CONTRIBUTORS

Mining proposal threatens Orono Bog Boardwalk

Rain-laden clouds sweep toward the Orono Bog and its boardwalk on a warm, moist summer afternoon in late July.
Rain-laden clouds sweep toward the Orono Bog and its boardwalk on a warm, moist summer afternoon in late July.
Posted Sept. 16, 2013, at 2 p.m.
Last modified Sept. 16, 2013, at 2:54 p.m.

An application from Thornton Construction to the Orono Planning Board proposes a 30-year lease for mineral extraction of slate — including blasting, crushing and stockpiling rock — approximately three-quarters of a mile from the Orono Bog Boardwalk and Rolland F. Perry City Forest.

We believe active mineral blasting, stone-crushing activities and other quarry-related operations off Kelley Road on properties abutting Orono’s Bog Boardwalk, a registered National Natural Landmark, would profoundly diminish the Bog experience, its ecosystems and aesthetics.

The Caribou Bog and Bangor city forest are precious community resources — places to rest as well as exercise, a site for solitude and psychological rejuvenation. A gem within our community, the Bog Boardwalk improves quality of life and attracts people to the greater Bangor community from all over the world. At least three imperiled plant species grow within this unique peat bog. Diverse wildlife, including black bear, deer, barred owl and the leopard frog, make it their home.

Why do we need to add rock blasting, sounds of a rock crusher and industrial trucking to this ecosystem? Prevailing winds through the bog are from the north. The proposed blasting site is to the north and above grade relative to the bog, creating quarry dust release and toxic groundwater runoff concerns. Quarry dust can block plant stomata (breathing apparatus) and carry toxic heavy metals like vanadium, a known respiratory irritant to humans. Sphagnum mosses (i.e. bog mosses) are among the most sensitive to this dust.

In addition to the potential adverse environmental effect on the bog, a number of municipal questions remain unanswered: Can poor-quality road pavement in the area support heavy trucking? Can large trucks safely enter the Kelley Road-Stillwater Avenue intersection? Is the new Forest Avenue roundabout capable of handling large trucks?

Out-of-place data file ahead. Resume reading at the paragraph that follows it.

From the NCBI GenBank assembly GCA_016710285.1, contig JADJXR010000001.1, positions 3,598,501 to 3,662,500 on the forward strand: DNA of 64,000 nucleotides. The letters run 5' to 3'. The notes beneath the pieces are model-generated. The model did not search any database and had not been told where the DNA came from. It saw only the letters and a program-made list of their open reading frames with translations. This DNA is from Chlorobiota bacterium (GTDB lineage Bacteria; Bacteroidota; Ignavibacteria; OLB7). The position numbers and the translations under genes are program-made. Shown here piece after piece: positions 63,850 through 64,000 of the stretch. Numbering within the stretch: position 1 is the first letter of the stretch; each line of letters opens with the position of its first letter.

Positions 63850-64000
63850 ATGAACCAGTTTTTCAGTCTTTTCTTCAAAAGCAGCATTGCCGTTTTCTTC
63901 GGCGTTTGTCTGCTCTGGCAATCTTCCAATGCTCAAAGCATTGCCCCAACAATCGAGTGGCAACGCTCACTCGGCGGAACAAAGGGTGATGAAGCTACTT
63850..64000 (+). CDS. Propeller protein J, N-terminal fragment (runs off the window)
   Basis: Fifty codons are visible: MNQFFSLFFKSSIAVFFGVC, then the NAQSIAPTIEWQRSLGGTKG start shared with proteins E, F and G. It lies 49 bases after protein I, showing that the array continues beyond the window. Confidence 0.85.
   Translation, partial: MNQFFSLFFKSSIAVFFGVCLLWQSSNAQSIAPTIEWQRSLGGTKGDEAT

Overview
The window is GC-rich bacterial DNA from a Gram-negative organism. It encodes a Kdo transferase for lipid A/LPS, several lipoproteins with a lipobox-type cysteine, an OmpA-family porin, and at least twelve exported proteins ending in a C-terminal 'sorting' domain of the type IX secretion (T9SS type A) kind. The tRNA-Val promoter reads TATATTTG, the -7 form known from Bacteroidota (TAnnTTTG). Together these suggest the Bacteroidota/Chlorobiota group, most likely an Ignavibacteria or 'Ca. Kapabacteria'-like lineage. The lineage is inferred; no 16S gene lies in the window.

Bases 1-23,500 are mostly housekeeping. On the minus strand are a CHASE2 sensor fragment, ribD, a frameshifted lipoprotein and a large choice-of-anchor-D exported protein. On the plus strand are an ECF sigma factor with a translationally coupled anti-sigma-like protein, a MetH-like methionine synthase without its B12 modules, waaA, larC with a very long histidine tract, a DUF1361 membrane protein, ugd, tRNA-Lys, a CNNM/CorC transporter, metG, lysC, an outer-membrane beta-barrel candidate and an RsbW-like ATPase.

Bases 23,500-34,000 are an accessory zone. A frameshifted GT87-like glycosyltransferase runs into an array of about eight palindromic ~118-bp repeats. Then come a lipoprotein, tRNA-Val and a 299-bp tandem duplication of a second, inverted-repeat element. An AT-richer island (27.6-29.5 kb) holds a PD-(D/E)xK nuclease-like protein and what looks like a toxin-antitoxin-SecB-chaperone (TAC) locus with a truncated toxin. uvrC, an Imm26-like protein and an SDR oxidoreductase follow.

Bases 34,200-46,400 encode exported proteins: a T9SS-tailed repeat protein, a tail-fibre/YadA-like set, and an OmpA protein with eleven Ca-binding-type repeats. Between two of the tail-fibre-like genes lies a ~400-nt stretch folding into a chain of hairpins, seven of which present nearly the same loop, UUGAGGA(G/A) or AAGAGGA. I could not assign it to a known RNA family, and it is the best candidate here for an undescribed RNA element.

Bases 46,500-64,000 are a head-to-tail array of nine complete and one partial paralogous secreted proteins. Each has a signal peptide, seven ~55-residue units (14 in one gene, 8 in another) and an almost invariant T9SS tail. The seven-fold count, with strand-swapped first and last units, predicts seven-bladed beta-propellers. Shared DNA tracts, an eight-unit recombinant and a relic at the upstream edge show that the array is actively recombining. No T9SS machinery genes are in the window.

Kelley Road west of I-95 is in disrepair and easily one of the worst roads in the town of Orono. Are taxpayers expected to assume the cost of pavement repair? The construction applicant has agreed, in principle, to provide only the “base materials” for the anticipated roadway restoration.

Predicted nuisance noise from blasting, rock crushers, and the lack of a defined noise ordinance for the Orono Low Density Residential district would negatively affect not only those enjoying the Bangor city forest and Orono Bog Boardwalk, but nearby neighborhoods as well. The proposed quarry site is 1,100 feet from residential properties with private well water and septic systems.

The Orono Town Council, per Town Charter Code of Ordinances Sec. 1.1.10, has the opportunity to, on its own initiative, submit a proposition for the enactment, repeal or amendment of any ordinance to be voted upon at municipal elections.

The Orono Development Committee and Orono Town Council earlier this month rejected a proposed moratorium on mineral extraction permits, which would have enabled a 180-day grace period to allow additional public discussion and a formal municipal vote on a revision to the Low Density Residential ordinance.

We propose the Orono Town Council initiate the said moratorium and submit to the voters an opportunity to protect the Orono Bog and surrounding areas through a referendum that would allow voters to repeal and amend the Orono Land Use ordinance Sec. 18-106 by eliminating mineral extraction as a scheduled use in the Low Density Residential district.

If you use, appreciate or want to protect the Orono Bog Boardwalk, Caribou Bog and Bangor city forest, contact the Orono Town Council and Planning Board at info@orono.org. Let them know you oppose mining and mineral extraction within the Low Density Residential district. Support the proposed moratorium on Low Density Residential district mining permits and ask for a municipal vote on a permanent ordinance change in March 2014.

The Contractor’s quarry application, Orono Planning Board Summary, and area maps can be viewed at kellyhillquarryinfo.com. The next public forum on the topic will take place at the Orono Planning Board meeting at 7 p.m. Oct. 16, at Orono Town Hall.

Jason Stoner, Sharon Ashworth and Meg Fergusson are residents of Orono and members of the Kelley Hill Neighborhood Working Group. Contact them at orono@googlegroups.com or visit their website at kellyhillquarryinfo.com.

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